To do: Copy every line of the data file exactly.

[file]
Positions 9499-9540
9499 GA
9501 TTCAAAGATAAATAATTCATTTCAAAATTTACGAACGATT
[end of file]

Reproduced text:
Positions 9499-9540
9499 GA
9501 TTCAAAGATAAATAATTCATTTCAAAATTTACGAACGATT